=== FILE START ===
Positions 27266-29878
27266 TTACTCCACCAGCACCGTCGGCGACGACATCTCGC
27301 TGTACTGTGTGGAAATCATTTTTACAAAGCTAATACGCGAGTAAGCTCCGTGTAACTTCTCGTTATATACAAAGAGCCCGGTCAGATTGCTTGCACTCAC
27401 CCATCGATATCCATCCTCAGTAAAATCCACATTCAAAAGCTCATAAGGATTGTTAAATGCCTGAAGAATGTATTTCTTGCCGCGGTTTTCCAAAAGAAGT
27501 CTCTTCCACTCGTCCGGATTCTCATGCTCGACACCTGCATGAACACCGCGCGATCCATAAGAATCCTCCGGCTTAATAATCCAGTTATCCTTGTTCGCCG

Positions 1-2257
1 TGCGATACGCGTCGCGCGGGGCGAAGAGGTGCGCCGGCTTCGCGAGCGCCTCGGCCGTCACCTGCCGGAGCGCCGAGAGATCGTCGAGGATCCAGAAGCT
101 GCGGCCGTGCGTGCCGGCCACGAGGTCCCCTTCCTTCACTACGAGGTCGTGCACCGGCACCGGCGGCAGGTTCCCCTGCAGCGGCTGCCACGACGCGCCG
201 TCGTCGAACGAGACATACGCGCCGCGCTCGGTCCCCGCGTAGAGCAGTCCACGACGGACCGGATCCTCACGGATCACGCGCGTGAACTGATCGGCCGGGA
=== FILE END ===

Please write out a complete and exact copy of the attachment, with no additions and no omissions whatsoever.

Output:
Positions 27266-29878
27266 TTACTCCACCAGCACCGTCGGCGACGACATCTCGC
27301 TGTACTGTGTGGAAATCATTTTTACAAAGCTAATACGCGAGTAAGCTCCGTGTAACTTCTCGTTATATACAAAGAGCCCGGTCAGATTGCTTGCACTCAC
27401 CCATCGATATCCATCCTCAGTAAAATCCACATTCAAAAGCTCATAAGGATTGTTAAATGCCTGAAGAATGTATTTCTTGCCGCGGTTTTCCAAAAGAAGT
27501 CTCTTCCACTCGTCCGGATTCTCATGCTCGACACCTGCATGAACACCGCGCGATCCATAAGAATCCTCCGGCTTAATAATCCAGTTATCCTTGTTCGCCG

Positions 1-2257
1 TGCGATACGCGTCGCGCGGGGCGAAGAGGTGCGCCGGCTTCGCGAGCGCCTCGGCCGTCACCTGCCGGAGCGCCGAGAGATCGTCGAGGATCCAGAAGCT
101 GCGGCCGTGCGTGCCGGCCACGAGGTCCCCTTCCTTCACTACGAGGTCGTGCACCGGCACCGGCGGCAGGTTCCCCTGCAGCGGCTGCCACGACGCGCCG
201 TCGTCGAACGAGACATACGCGCCGCGCTCGGTCCCCGCGTAGAGCAGTCCACGACGGACCGGATCCTCACGGATCACGCGCGTGAACTGATCGGCCGGGA